Institute of Christ the King Sovereign Priest

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Institute of Christ the King Sovereign Priest
Institutum Christi Regis Summi Sacerdotis
Coat of Arms of the Institute of Christ the King Sovereign Priest.svg
Coat of arms of the institute
AbbreviationICKSP
Formation1 September 1990
Founders
TypeSociety of apostolic life of pontifical right
HeadquartersGricigliano, Italy
Membership (2021)
233 (121 priests)[1]
Prior general
Gilles Wach
Vicar general
Rudolf Michael Schmitz[2]
Websiteinstitute-christ-king.org

The Institute of Christ the King Sovereign Priest (ICKSP; Latin: Institutum Christi Regis Summi Sacerdotis [ICRSS]; French: Institut du Christ Roi Souverain Prêtre [ICRSP]) is a Roman Catholic society of apostolic life of pontifical right[3] in communion with the Holy See of the Catholic Church. The institute has the stated goal of honoring God and the sanctification of priests in the service of the Catholic Church and souls. An integral part of the institute’s charism is the use of the traditional Latin liturgy of 1962 for Mass and the other sacraments.[4] It has undertaken the restoration of a number of historic church buildings.

The institute's rule of life is based generally on that of the secular canons. Its stated mission is the defense and propagation of the reign of Christ in all areas of human life, both private and social.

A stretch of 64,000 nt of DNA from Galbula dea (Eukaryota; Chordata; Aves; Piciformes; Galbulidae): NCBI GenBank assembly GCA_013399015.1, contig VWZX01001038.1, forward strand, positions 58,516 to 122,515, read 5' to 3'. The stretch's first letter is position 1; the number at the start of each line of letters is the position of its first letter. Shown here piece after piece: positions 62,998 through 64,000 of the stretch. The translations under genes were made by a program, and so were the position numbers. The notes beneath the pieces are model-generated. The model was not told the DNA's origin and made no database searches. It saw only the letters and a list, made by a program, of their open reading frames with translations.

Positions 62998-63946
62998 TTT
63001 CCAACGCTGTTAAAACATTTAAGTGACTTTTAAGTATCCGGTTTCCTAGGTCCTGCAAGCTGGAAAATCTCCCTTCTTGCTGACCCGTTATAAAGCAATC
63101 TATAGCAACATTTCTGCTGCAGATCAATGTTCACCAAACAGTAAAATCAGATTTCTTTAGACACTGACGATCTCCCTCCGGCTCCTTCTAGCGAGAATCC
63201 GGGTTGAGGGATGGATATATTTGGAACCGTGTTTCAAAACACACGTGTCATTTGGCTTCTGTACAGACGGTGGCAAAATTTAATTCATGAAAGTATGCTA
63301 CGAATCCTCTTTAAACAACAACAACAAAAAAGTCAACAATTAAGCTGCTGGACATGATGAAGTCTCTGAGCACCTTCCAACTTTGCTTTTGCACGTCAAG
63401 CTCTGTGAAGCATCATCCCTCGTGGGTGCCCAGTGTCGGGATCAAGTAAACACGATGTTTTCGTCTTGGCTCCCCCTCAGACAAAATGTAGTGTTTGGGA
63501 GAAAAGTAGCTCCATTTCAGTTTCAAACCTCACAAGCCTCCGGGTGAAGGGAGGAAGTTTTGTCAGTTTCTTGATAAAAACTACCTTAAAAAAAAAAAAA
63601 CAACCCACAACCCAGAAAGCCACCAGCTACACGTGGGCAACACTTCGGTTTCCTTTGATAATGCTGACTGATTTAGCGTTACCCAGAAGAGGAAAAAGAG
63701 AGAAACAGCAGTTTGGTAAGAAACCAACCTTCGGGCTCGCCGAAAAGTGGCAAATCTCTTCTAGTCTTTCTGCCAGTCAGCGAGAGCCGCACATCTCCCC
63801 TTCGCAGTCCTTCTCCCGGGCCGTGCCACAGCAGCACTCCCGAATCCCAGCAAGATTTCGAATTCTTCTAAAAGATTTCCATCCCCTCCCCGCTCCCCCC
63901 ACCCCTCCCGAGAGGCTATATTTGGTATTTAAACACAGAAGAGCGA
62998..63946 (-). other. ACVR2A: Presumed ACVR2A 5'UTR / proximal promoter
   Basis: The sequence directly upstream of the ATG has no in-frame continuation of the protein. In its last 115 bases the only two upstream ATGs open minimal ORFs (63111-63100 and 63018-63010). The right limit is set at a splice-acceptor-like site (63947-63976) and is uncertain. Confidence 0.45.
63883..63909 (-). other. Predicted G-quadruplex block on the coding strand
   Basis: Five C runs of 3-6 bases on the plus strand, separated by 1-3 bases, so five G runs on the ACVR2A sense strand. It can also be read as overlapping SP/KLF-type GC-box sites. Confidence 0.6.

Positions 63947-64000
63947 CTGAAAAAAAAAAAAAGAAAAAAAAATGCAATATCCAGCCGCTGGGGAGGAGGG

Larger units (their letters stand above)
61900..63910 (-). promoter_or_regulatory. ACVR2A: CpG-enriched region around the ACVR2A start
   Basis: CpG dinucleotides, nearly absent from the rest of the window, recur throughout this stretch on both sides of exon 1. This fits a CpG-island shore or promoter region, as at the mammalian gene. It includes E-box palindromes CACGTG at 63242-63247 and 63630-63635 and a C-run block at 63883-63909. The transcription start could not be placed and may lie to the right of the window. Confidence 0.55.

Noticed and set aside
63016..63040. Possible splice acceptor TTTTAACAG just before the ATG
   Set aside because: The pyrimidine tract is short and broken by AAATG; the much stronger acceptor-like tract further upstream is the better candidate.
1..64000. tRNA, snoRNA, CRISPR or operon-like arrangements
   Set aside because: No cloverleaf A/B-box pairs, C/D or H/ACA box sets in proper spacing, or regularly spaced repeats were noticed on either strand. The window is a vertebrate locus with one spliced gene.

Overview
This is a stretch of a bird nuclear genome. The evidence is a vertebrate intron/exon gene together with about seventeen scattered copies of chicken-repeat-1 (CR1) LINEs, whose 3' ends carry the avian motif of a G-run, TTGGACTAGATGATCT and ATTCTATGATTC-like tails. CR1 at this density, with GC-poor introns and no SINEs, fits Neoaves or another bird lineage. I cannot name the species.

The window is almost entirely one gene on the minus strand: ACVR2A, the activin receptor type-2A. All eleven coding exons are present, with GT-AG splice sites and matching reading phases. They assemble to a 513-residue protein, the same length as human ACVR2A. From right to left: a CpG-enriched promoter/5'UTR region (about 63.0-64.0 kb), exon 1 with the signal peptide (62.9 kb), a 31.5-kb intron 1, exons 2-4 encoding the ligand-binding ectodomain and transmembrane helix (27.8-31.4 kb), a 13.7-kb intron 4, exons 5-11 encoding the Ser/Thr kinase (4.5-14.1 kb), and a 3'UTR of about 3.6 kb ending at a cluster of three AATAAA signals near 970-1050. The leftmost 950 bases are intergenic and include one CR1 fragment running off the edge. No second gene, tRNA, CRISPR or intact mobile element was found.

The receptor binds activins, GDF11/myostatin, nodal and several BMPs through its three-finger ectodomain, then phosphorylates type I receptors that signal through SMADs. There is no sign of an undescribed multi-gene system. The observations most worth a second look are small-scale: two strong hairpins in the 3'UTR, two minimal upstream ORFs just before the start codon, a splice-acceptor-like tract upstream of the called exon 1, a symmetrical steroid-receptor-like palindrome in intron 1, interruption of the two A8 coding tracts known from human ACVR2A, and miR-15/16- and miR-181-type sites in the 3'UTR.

Early years[edit]

The institute was canonically erected on 1 September 1990 by Gilles Wach and Philippe Mora in Gabon, Africa, where the Institute still has missions,[4] notably in the capital Libreville. Its canonical status was of diocesan right until 7 October 2008. On that date, it was granted the status of pontifical right by decree, titled Saeculorum Rex, of the Pontifical Commission Ecclesia Dei, on the occasion of the visit of Camille Perl, the vice-president of the commission. Deacons and priests are incardinated into the institute, whose prior general has the right to call to orders.[citation needed]

The institute is based in Gricigliano, Italy, in the Archdiocese of Florence. Its international seminary of Saint Philip Neri is also located there, and the Institute's ordinations and other major masses are held at the church of San Gaetano in Florence.[5][6]

Wach serves as prior general and Mora as rector of the seminary. Both received their priestly formation under Cardinal Giuseppe Siri of Genoa. As of 2021, the Institute has 121 priests, as well as clerical oblates who go through formation but may only be ordained up to the permanent diaconate, working instead for the several apostolates of the Institute.[7]